European Journal of Forest Research

, Volume 135, Issue 3, pp 433–449 | Cite as

How does deadwood structure temperate forest bat assemblages?

  • Laurent TillonEmail author
  • Christophe Bouget
  • Yoan Paillet
  • Stéphane Aulagnier
Original Paper


Thirty percent of forest species depend on deadwood. Some of them are now considered rare or at high risk of extinction mainly due to an insufficient quantity of deadwood substrates. Some bats roost in dead trees and snags. Because European bats are strictly insectivorous, we can wonder whether deadwood plays an important role by providing potential preys too. We conducted ultrasonic surveys in different deciduous French forests dominated by oaks (Quercus spp.) and beech (Fagus sylvatica). Our results showed a positive relationship between the volume of deadwood and the richness of bat species. Some species were positively related to deadwood volumes, either lying or standing, with detected thresholds. Species richness increased particularly from 25 m3 per hectare of standing deadwood. This link can be explained by deadwood-dwelling preys or by changes in the forest structure, due to openings created by dead trees that are favorable for edge-habitat species. Other species negatively reacted to the presence of deadwood, either because bats were not able to forage there or because dead trees did not provide relevant preys. Contrary to our hypothesis, clutter by foliage and basal area of the living trees explained more the presence/occurrence of gleaning bats than deadwood. Whereas several species were considered as forest bats (Myotis bechsteinii, Plecotus auritus, Barbastella barbastellus), we did not find any relationship between their occurrence and deadwood. This result strengthens the need of further studies on the relationships between forest habitats and bat assemblages.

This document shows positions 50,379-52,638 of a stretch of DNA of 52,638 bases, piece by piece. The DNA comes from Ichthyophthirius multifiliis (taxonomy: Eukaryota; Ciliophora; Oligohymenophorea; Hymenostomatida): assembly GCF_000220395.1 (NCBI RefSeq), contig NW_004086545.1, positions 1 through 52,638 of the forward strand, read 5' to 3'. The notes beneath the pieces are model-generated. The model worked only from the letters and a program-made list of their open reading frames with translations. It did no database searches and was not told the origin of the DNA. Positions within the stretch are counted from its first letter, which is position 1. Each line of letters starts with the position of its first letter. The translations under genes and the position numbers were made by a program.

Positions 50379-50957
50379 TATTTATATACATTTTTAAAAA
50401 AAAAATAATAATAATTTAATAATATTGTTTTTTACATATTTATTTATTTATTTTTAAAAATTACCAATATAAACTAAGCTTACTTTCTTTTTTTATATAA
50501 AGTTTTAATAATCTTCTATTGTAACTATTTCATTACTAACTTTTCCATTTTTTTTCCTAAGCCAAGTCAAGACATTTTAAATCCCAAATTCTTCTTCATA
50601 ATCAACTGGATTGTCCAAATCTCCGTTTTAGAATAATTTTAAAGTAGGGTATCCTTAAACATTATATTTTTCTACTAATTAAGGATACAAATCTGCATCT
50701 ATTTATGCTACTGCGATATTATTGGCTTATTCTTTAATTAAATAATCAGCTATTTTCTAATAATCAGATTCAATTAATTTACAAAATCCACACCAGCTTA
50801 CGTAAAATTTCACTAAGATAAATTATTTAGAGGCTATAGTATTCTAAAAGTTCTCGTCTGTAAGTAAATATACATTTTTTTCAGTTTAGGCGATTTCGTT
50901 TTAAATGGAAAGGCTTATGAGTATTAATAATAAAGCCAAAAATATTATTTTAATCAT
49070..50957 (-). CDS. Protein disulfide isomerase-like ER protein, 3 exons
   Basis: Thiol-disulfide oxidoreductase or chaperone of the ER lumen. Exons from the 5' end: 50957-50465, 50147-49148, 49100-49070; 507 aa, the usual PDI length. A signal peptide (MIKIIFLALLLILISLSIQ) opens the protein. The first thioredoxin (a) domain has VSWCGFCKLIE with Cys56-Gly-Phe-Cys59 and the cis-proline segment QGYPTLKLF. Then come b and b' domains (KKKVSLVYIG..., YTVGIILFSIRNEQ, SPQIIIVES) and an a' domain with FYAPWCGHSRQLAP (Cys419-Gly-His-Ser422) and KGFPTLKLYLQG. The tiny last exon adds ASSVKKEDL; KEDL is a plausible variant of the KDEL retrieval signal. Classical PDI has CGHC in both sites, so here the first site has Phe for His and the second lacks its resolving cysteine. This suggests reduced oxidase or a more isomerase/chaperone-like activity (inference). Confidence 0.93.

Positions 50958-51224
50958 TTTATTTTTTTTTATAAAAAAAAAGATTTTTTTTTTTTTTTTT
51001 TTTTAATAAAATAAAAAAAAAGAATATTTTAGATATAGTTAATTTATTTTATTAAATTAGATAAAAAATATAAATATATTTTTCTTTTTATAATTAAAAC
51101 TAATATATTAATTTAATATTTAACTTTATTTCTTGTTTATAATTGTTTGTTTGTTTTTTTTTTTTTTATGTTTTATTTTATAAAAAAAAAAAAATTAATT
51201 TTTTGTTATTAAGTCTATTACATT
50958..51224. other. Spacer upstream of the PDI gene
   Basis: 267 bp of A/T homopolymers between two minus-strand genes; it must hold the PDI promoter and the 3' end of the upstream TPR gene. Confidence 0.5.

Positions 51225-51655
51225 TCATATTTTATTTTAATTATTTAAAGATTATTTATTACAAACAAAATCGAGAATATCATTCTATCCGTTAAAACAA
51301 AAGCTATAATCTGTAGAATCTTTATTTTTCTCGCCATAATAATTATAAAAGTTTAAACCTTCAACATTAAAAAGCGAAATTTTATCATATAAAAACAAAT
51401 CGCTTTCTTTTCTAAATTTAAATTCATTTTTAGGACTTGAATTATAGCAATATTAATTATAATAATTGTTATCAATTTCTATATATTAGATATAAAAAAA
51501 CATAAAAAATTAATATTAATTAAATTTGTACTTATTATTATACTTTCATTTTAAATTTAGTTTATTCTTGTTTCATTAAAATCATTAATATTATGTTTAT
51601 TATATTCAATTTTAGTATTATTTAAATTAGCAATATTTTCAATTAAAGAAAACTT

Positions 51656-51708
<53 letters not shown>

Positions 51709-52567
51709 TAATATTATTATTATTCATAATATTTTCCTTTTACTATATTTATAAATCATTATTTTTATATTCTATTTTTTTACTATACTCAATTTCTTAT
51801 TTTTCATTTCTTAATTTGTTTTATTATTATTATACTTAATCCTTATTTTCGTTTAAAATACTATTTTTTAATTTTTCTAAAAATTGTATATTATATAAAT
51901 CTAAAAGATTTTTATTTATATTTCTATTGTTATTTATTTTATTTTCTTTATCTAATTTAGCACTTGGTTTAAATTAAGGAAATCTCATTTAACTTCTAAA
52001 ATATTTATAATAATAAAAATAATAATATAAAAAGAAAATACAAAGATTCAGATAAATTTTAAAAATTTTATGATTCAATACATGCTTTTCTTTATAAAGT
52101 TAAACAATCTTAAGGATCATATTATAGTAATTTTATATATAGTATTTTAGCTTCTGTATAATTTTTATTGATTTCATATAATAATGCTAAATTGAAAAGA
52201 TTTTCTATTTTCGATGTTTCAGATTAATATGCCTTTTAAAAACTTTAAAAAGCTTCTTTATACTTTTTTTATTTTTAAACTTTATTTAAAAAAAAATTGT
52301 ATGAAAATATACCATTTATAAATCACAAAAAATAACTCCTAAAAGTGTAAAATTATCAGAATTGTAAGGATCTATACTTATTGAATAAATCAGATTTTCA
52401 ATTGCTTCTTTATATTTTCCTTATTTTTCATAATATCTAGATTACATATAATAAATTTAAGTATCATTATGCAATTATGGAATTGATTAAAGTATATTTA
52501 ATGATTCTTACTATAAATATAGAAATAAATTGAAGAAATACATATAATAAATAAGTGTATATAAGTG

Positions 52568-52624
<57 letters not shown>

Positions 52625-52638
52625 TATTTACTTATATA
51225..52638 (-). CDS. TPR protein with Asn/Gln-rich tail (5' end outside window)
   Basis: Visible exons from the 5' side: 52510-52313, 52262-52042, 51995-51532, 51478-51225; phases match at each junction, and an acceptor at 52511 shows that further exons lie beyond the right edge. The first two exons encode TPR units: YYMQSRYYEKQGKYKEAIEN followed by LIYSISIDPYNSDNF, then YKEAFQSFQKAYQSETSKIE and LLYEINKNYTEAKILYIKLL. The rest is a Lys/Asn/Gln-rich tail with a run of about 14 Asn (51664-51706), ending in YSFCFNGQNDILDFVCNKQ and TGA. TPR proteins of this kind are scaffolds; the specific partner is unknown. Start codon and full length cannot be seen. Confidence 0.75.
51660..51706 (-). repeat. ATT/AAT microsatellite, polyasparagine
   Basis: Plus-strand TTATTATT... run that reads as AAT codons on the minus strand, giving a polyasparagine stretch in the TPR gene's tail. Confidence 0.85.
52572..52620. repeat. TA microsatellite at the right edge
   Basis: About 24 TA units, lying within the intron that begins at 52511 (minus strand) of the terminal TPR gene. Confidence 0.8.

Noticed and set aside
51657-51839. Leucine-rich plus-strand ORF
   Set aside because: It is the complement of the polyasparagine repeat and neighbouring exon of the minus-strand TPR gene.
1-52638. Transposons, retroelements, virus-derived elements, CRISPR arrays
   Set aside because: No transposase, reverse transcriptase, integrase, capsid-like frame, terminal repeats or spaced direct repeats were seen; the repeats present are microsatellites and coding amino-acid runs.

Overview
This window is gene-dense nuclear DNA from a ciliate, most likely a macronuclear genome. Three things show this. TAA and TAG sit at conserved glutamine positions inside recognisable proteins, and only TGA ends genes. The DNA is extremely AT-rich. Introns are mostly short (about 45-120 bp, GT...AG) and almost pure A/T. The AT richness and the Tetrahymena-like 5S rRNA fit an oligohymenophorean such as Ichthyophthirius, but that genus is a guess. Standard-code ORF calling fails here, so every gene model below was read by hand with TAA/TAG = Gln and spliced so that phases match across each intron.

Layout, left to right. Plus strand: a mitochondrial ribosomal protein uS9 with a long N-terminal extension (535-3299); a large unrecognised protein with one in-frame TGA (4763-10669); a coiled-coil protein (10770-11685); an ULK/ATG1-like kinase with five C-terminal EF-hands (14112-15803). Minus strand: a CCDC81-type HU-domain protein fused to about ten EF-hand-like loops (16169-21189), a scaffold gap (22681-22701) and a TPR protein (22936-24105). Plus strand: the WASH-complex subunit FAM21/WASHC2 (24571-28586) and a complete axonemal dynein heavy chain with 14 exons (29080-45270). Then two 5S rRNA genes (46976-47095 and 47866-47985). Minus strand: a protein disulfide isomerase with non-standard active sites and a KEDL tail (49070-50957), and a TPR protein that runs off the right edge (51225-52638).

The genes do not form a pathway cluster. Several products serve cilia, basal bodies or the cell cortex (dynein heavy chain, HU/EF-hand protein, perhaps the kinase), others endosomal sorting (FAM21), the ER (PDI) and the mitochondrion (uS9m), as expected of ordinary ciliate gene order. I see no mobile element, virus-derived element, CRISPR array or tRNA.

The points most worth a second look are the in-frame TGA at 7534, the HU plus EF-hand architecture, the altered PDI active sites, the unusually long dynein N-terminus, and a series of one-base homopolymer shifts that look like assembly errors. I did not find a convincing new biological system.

Chiroptera Oak forest Dead trees Forest glade Conservation Forest management 



This research was partially funded by the French Ministry in charge of Ecology through the program “Biodiversité, Gestion Forestière et Politiques Publiques” (BGF), convention GNB 10-MBGD-BGF-1-CVS-092, no. CHORUS 2100 214°651. We thank the members of the mammal network of the French forest office (Office National des Forêts) for their help in the establishment of listening plots. We thank Dorine Pasqualini for the proofreading of the English translation.


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Copyright information

© Springer-Verlag Berlin Heidelberg 2016

Authors and Affiliations

  • Laurent Tillon
    • 1
    • 2
    Email author
  • Christophe Bouget
    • 3
  • Yoan Paillet
    • 3
  • Stéphane Aulagnier
    • 4
  1. 1.Direction des Forêts et des Risques NaturelsONF Réseau mammifèresParis Cedex 12France
  2. 2.SEVABUniversité Paul SabatierToulouse Cedex 09France
  3. 3.IRSTEA, UR EFNONogent-sur-VernissonFrance
  4. 4.Comportement et Ecologie de la Faune SauvageINRACastanet Tolosan CedexFrance

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